On Being Boring

Am I boring? It’s the 6th day in a row I’ve spent cooped up at coffee houses. My internet is down you see…


The pressure to be interesting is weird. Seriously, think about it.

I’m not the first one to talk about this, and I won’t be the last. However, I spend a lot of time being boring for someone who puts such a lot of effort into posting an insane variety of travel photos and living edge-of-your-seat WTF stories.

I caught myself feeling actually guilty about the whole thing today. It started when I realized that I haven’t had any objectively interesting stories to post on Facebook for weeks now. It’s all been me and my little coding projects. *yawn*

But go back for a second. Why on earth should I feel guilty for being boring? What is that?

Well, here’s how I answered myself.

The Pressure Is All in Your Head

Unfortunately, I can’t even say that with confidence.

You see, I’ve got this really nagging feeling that people only care about me because I’m interesting. I go to foreign countries, experience things no one else could even imagine, meet bizarre people, and generally find the weirdest situations to be in.

What happens when all that goes away? What happens when I’m not actively traveling all over the world, flying in helicopters over glaciers, getting detained at borders, or going on solo bicycle tours?

Do people still care about me?

Yes. I think so.

(At least, I really hope so.)

Everyone Is Mostly Boring, Even the Interesting People

Even in the lives of our favorite celebrities, athletes, artists, let’s be honest: Day to day life is rarely truly notable. And when it is off the beaten path, even the most strange rituals become boring after the novelty wears off (more on that in a second).

The same things people are all obsessively reading about in gossip and the news are the same things they make fun of young girls for posting about online.

It’s like we’re in Hollywood’s version of high school.

We’re all adults acting like children, talking about unbelievably pointless stuff to ignore the fact that none of us are actually comfortable with who we are and we’re not sure why we feel so isolated.

My theory? We all expect things to be interesting for no good reason. So, maybe start accepting yourself and everyone around you for the great, boring people they are…? (Anyone? Help with words?)

Personal side note: Stop making fun of everyone for expressing themselves. If I have to hear one more person complain, “No one cares that you ate that” about a food photo, I may scream. It’s not that offensive. No one cares that you don’t care. Give it a break.

Not sure where I was going with that. Moving on.

Honestly, You’re Probably Still Doing Something Interesting

You just got used to your own life. That’s why they say that you’re your own worst critic.

This is the magic of meeting new people all the time (which is why when I stop meeting people regularly, I start noticing how boring I am). All your stories are new, the craziest of them sneaking out at the least expected times. You wind up creating some big weird legend that builds on itself, and you feel like you need to constantly be living up to this epic past at all times.

Then suddenly, you run out of stories. And you can’t keep topping them, especially not on purpose.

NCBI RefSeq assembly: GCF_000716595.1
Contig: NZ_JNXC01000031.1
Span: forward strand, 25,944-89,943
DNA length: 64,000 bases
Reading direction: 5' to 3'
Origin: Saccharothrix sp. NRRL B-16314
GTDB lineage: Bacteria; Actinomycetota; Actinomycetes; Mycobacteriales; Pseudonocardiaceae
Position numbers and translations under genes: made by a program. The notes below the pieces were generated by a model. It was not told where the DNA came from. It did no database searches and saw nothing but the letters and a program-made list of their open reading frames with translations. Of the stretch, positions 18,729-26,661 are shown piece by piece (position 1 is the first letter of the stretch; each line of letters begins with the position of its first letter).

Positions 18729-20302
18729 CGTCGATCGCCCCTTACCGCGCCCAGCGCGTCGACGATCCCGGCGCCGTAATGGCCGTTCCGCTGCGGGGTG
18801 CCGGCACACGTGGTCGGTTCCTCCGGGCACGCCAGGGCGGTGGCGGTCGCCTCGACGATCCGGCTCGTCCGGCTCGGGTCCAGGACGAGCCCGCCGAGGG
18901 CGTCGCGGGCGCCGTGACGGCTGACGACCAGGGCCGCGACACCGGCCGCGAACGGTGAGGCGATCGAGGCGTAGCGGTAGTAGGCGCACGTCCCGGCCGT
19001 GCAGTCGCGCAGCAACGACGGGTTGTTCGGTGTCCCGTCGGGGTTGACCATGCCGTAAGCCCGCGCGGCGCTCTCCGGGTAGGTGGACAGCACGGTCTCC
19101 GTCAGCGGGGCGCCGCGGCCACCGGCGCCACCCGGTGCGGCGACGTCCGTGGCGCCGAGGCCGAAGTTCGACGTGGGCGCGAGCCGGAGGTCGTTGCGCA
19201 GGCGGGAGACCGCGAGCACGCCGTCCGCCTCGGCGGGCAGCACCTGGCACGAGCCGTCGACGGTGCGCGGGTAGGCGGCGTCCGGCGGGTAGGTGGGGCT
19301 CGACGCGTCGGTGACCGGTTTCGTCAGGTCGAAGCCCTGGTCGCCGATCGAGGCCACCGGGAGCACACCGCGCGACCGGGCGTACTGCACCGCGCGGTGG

These things don’t happen on demand. I can’t tell you the last adventure I had that went anything how I expected going into it. Really, pants-less on a beach in Croatia and getting in a boat with an octopus fisherman? You can’t plan that stuff.

But lately, all of my experiences have been adventures to me, and me alone.

I’ve had to do a lot of paperwork, a lot of waiting, more paperwork, and more waiting while I try to get settled in Germany. I was attending the same language course for 3+ months straight. I’ve been working on my programming skills and launching little side projects.

When people are accustomed to asking you “What’s up?” and getting back some whacky story in return, answering with “Yeah, the same as last time” feels like a let down.

On the other hand, in one year from now this is an interesting story. Because it is. I moved to Germany temporarily. I picked up a new language. It wasn’t tippy-toes thrilling every single moment, but it sure has been a roller coaster. Yet, it’s going to be easier to talk about as a cohesive story after the fact.

You have to remember, all the interesting things you’re doing aren’t interesting anymore because they’re habit. That doesn’t make them less interesting.

The story simply isn’t over yet.

Am I Boring? Daily, Yes. Regularly… Not in the Slightest.

So, yeah. Maybe some days nothing interesting happens. I watch a lot of movies, or spend a lot of time on my laptop sharpening my skills, or whatever not-so-universally-exciting things I’m doing.

My life has been more normal in the last few months (barring the visa process) as I settle into a “regular” life. Adventure is trying a new salsa class, learning coding skills in German-only lessons, and generally getting used to the ins and outs of daily life in another culture.

Overall, what I’m doing is actually pretty exciting. Several people have already asked me many questions about all the steps I’ve had to take.

I’m just sorry that I’m not jetting off to as many new cities or taking as many beautiful photos as you were all waiting for. Or, I guess the point of this is that I’m not sorry. They’ll come when they come.

Meanwhile, I’ll do my best to keep writing down what already has happened. Eventually, I’ll actually be able to publish a complete work about all this stuff.

(And you know what? The writing process is long and boring. But the result is going to be amazing.)

How Do You Deal With Feeling Boring?

Just curious, because I know I can’t be the only one.

How do you cope when you feel boring?